Activities, and hobbies, Humanity, Life changes, Reflections and rumination, Travels & Treks

Tales from Banglore : Untill we fall in love (part 1)


There is something primal inside all of us. Something that keeps humming in the back our mind, reaching out to our senses. This primal spirit makes men and women do things they otherwise wouldn’t. And when we do listen to it, we swim across the channels, sail over the oceans, and sometimes we fall in love. For me, this inner call has always been about the mountains. They have been my only destination for as long as I remember. When I go trekking on a mountain, I feel at home. I am not even sure if wanderlust describes it best. I love mountains, and I am very sure they love me back. At least most of them do…

One of the first things I did after I shifted to Banglore, was searching for the nearby trekking spots. I was disappointed by the internet search, I had gotten accustomed to the insightful information provided by for all my treks so far. Nevertheless, I found out about Skandagiri, and it seemed like a decent trek. For the first time in a long time, I craved for company and wished this could have been a group trek. I tried to join some group for this trek, but then I just gave up. It felt like cheating.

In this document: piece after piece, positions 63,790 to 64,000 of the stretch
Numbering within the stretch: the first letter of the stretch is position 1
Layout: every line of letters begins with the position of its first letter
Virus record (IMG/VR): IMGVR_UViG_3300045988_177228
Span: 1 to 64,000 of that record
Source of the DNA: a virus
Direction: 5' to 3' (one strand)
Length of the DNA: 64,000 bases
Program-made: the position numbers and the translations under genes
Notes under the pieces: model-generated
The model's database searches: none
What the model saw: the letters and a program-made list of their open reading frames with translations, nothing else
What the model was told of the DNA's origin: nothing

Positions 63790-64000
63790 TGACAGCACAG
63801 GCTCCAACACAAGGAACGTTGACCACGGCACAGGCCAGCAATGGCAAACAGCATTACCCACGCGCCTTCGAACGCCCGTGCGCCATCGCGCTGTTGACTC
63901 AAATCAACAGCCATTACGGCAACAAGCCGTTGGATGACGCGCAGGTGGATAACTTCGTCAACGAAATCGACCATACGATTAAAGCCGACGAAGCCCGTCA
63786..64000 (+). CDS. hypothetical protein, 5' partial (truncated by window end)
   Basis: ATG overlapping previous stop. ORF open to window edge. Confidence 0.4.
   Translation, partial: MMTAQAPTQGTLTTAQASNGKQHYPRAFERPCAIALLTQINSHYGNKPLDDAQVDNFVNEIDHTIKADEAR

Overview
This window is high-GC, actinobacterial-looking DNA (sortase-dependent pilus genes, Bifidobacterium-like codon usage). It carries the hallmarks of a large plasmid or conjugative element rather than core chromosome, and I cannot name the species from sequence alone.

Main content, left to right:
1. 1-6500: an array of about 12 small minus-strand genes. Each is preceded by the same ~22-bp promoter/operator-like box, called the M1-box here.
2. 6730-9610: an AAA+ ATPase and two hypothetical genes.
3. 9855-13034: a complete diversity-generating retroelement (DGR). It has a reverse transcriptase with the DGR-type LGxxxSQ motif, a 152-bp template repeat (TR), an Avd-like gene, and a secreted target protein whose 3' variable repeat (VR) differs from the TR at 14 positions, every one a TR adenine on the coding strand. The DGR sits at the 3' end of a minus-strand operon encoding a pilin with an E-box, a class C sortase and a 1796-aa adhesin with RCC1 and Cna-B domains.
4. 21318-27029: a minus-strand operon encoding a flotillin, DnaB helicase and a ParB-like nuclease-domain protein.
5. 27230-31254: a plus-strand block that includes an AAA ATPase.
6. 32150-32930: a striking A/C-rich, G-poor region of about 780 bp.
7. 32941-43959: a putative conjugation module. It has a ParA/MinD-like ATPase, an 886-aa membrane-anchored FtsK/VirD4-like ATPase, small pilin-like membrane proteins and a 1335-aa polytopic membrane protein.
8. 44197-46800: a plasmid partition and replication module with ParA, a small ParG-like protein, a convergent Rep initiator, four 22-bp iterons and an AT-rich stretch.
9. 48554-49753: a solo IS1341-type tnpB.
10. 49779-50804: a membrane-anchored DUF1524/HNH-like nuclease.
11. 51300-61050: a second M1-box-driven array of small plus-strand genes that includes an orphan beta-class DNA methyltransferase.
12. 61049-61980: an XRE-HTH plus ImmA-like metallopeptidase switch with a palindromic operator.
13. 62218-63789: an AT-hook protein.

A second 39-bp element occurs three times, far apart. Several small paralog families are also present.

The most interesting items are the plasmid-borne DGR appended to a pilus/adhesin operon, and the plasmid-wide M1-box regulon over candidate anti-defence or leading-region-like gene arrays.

So finally, I set out on a Saturday morning, on my own. My first goal was to reach Majestic terminus to catch a bus to Chickaballapur. This town is something special. It reminded me of Karjat a lot. Especially since its surrounded by around eight mountains ( Joy!). I will spare you the details of how I got to Chickaballapur. Lets just say, it took a lot of asking around near Majestic, to find the right terminus. After that it was easy as the breeze in my hair when I boarded down the bus. Chickaballapur is a highway town. The Banglore-Hyderabad National Highway passes through the town. I got down on the same highway, and asked for directions to Papagni Math, the base for Skandagiri trek. I was kindly advised to hire an autorickshaw. What surprised me, was my decision to do just that.

The auto driver was a character. I don’t want to give in to the stereotypes, but the guy was really right out of a bollywood movie. He kept talking incessantly about how the town is so great, and how he knows his way around it, he even offered to provide lodging services. I couldn’t help feeling a bit good about that. It was almost like being a part of the script. A new guy walks into town, in search of possibilities, and finds more than what he bargained for, but at the end of it, he walks away with triumph and love. Yeah, I sure as hell liked that feeling. My crazy train came to a stop when I looked around. Skandagiri was in sight now.